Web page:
The Health Bill appears to create extensive potential for the NHS Commissioning Board to bail out consortia.

The board is given power to “establish a contingency fund” then pay out of it in broadly defined circumstances – although it must publish guidance about how it will use the fund beforehand.

The board may also establish “pooled funds” with one or more consortium which can be used “towards expenditure incurred in the discharge of any of their commissioning functions”.

In addition to these abilities the board has a power “to provide assistance or support to a commissioning consortium”, including money, staff time or any other resources. The board can specify terms and conditions, the bill says, “impose restrictions” on how the resources are used.

Similarly, the bill allows for “two or more consortia to exercise functions jointly or on others’ behalf and [to] pool funds” between themselves - potentially allowing groups of smaller consortia to share risk, or share some commissioning functions across a wider patch.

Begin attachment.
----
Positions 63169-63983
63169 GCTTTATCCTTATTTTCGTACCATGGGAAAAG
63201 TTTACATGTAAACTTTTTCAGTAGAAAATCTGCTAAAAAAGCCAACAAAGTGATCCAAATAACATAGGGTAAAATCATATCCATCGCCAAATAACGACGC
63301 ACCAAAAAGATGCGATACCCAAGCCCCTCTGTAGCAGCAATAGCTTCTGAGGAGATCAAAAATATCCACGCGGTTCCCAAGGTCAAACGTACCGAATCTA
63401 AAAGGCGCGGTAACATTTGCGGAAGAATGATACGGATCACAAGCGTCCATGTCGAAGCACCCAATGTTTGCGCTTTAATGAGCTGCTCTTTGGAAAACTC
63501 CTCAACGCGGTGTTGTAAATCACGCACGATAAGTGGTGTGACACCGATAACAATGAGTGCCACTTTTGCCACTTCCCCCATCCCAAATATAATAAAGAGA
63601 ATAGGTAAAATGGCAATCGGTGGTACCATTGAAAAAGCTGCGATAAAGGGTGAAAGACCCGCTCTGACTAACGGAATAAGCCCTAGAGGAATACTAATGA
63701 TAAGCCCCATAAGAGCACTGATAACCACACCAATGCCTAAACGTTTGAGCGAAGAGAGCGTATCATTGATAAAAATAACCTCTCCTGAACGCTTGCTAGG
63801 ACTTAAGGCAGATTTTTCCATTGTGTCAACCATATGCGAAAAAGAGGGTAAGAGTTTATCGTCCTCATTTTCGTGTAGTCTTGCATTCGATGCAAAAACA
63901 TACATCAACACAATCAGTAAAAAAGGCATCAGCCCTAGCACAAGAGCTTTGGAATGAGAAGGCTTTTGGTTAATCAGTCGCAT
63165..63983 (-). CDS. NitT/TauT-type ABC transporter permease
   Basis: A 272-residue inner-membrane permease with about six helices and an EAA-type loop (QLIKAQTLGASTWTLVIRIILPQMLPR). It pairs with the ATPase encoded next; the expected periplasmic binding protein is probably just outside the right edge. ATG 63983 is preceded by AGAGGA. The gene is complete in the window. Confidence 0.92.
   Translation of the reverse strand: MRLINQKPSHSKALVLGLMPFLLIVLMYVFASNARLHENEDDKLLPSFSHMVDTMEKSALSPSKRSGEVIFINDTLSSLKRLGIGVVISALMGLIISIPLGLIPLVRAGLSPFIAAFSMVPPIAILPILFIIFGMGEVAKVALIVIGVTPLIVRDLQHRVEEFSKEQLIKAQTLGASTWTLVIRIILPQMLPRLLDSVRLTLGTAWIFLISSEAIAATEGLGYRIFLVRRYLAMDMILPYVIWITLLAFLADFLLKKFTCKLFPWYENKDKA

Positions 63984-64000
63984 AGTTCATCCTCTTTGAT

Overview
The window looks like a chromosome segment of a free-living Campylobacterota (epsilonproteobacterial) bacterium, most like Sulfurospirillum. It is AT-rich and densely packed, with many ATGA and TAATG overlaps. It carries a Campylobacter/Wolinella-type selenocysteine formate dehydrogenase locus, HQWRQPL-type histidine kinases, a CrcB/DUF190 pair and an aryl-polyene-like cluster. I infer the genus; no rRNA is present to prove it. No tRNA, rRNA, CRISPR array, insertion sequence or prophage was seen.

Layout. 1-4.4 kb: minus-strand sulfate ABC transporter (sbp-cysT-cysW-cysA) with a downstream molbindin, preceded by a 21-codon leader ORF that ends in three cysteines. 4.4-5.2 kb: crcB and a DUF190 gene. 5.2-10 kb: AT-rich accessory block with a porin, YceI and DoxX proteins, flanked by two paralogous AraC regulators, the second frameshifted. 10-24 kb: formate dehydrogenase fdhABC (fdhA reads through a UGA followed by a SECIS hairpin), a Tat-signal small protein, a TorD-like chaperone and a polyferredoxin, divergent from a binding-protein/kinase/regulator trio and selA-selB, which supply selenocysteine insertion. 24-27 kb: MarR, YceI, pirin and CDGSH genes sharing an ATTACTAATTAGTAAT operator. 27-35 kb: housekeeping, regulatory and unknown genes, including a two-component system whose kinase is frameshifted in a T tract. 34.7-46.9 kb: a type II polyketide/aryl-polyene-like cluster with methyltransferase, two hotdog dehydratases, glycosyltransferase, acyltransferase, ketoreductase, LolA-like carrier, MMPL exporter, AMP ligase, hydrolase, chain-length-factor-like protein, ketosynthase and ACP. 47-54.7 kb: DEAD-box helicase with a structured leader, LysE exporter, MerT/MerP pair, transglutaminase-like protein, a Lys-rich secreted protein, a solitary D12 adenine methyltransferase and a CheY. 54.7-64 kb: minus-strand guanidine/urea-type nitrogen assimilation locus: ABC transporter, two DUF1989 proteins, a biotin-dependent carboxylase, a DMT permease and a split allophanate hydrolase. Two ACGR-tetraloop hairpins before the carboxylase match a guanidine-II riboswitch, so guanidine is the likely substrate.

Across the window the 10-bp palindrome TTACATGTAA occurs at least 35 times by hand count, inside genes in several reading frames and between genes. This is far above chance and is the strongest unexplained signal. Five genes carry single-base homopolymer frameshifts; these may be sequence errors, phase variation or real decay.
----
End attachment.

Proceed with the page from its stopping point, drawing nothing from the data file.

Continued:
The government’s July white paper said “there will be no bail-outs for organisations which overspend public budgets”.

But last month’s Liberating the NHS: Legislative Framework and Next Steps document said the board, “will have powers to enter into financial risk-pooling arrangements with consortia on the commissioning side”.

The document said the board could create “some form of weighted ‘insurance’ premium [for consortia] to ensure appropriate incentives for good financial management”.

This could mean a transparent form of budget pooling. It could also be a mechanism to mean small consortia are more financially viable.

Separately, the bill provides for the board to make performance related payments to consortia. The July white paper said they would receive “a premium for achieving high quality outcomes and for financial performance”.

The bill says each consortium will distribute the money “among its members in such proportions as it considers appropriate”.